• Google Analytics: direct, referral and organic traffic metrics, along with conversion paths, goal completions, engagement indicators and dashboard-friendly device, geographic and demographic variables.
  • Google Tag Manager: custom events tracking and goal conversions that can be “tagged” with code that tracks users’ actions on your site and throughout the web and subsequently triggers additional segmentation events and rules.
  • Marketo: marketing automation platform that tracks end-to-end customer touchpoints from email and web to social and advertising. Companies can engage existing customers and prospects at any stage of the funnel to create targeted account-based marketing campaigns based on the trove of customer data.
  • MailChimp: automated email, social and survey platform that records responses and user metrics to help inform personalized marketing campaigns.
  • Pardot: Salesforce’s premier application, powering lead gen, customer relationship management and sales readiness via intuitive analytics dashboards that spotlight engagement metrics, user behaviors, lead scores and buyer intent.
  • Google Ads: Newly minted Google Ads, replacing AdWords, compiles customer inputs, assesses companies’ budget flexibility, projects ad ROI and streamlines the bidding process for paid campaigns.
  • LinkedIn Ads: Target B2B buyers by leveraging extensive psychographic information and a network of connections data. Use LinkedIn analytics to produce content for premium ad displays, sponsored InMail and text ads, then measure performance metrics for additional data capture.
  • AdRoll: Just 2% of site visitors purchase on first visit, so AdRoll uses anonymous cookies to track those visitors’ behavior across the web, serving them targeted ads and staying top of mind at all times. These processes are based explicitly on web behavior, essentially segmenting visitors further and further based on their actions.
  • Customer surveys: While you can automate digital surveys with ease, you can also conduct phone and social media surveys to gather the opinions and characteristics of customers, satisfied or not.
  • User reviews: Google My Business, Yelp, Better Business Bureau and other online directories contain practical responses and data from both loyal and new customers, which can help round out behavioral factors like attitudes, occasions and intent.
  • Social media engagement: In addition to paid social analytics, there are also organic variables at play that can shed light on customer thoughts. Just check the comments section of your Facebook, Instagram and LinkedIn feeds and gauge how much engagement certain posts have over others.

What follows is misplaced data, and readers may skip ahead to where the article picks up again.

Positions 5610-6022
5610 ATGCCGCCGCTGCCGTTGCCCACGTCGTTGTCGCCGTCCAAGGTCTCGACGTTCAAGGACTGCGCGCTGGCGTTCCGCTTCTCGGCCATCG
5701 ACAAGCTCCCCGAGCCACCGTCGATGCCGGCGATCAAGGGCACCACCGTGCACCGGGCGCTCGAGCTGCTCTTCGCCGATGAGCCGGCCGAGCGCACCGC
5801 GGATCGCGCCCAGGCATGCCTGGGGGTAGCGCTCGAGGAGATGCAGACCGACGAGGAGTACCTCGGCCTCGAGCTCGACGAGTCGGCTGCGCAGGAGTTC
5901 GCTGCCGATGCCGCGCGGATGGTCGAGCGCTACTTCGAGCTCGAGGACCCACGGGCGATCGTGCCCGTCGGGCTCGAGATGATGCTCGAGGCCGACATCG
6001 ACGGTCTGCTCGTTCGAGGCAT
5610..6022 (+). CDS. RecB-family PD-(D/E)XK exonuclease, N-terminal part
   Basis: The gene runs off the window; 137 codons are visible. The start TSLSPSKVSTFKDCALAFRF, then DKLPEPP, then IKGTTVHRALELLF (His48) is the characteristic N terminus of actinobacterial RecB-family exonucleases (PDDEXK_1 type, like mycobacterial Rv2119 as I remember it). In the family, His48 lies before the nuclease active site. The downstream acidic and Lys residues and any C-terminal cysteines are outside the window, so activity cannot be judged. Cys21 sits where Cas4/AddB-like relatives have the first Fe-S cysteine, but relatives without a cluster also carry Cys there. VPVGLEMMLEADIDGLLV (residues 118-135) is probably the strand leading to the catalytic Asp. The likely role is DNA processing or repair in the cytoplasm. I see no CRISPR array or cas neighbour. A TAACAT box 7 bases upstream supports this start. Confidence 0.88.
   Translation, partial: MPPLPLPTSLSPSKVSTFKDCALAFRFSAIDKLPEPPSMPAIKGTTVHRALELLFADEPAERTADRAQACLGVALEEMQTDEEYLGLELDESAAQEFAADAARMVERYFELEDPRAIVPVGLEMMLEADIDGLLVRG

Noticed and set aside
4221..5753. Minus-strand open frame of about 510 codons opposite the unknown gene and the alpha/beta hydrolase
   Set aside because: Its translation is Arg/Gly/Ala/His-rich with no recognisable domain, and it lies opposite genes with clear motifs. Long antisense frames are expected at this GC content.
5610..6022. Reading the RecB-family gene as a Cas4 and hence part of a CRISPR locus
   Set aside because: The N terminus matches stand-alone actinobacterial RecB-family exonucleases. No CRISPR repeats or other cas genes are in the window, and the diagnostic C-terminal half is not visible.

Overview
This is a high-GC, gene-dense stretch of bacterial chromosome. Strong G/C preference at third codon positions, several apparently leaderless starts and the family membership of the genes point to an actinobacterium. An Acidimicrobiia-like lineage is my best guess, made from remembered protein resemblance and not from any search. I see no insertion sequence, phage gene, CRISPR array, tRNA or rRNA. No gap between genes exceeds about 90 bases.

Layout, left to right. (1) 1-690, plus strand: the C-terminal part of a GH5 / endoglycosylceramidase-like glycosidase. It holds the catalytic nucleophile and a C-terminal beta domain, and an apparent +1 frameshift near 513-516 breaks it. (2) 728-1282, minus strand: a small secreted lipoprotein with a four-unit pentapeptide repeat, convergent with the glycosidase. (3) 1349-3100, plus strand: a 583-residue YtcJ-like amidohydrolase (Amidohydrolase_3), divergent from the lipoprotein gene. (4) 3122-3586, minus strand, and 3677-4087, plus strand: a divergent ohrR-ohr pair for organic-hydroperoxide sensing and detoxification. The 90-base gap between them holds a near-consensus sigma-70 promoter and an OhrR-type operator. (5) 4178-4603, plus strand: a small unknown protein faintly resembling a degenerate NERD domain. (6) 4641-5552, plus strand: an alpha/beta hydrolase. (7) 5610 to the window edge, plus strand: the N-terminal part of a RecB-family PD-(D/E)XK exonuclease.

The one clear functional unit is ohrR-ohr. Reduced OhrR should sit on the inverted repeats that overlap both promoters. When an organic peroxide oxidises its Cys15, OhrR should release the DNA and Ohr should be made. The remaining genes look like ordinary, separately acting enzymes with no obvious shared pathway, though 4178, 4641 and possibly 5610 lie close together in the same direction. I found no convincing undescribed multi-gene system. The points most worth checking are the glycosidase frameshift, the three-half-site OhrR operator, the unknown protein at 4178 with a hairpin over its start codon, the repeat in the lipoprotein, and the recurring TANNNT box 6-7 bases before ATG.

Findings from the above methods can be graphed and visualized in what’s called a cluster analysis. By clustering together similar data points, opinions, behaviors, etc., you can quickly locate patterns. These trends are great for building out the initial skeleton of your buyer profiles and market segments.

Infusing behavioral segmentation into your content strategy

So how should you put all of this segmentation data to work? How does it factor into your marketing mix and marketing strategy?

It may be easiest to start with your distribution channels, since these outreach vehicles are often the primary touchpoints with customers, followers, subscribers, fans, connections and prospects. In other words, behavioral segmentation at scale allows you to send the right content to the right people at the right time, and email and social media is your foundation for doing just that.

Behavioral segmentation at scale allows you to send the right content to the right people at the right time, and email and social media is your foundation for doing just that.

Behavioral segmentation at scale allows you to send the right content to the right people at the right time, and email and social media is your foundation for doing just that.

Email marketing

One-third of marketers believe personalization is the next frontier of marketing, and 74% of companies already personalizing their campaigns say it increases customer engagement.

This personalization is accomplished through segmentation – you know ahead of time that readers are much more likely to open your emails, respond to them and move down the funnel. Consider how much success segmentation has produced in the email sphere:

These figures speak to how powerful email marketing can be when it’s highly targeted and designed to reach specific market segments. The number of market segments within companies’ email lists rises each year, with averages hovering around five or six.

Can you divvy up your email readers into five or six demographic or behavioral segments based on their buyer profiles and behavioral data? If so, you can expect higher conversions and more revenue.

Social and influencer outreach

The primary user base of each social channel is demographically and behaviorally different – your content, outreach, purpose and messaging should be different as well. Here’s a look at how social media users differ, using LinkedIn and Facebook as examples:


  • 56% male, 44% female.
  • 70% of users are from outside the U.S.
  • 44% of users earn $75k or more per year.
  • 61 million senior-level influencers and 40 million B2B decision-makers use the platform.


  • 47% male, 53% female.
  • 85% of users are from outside the U.S. and Canada.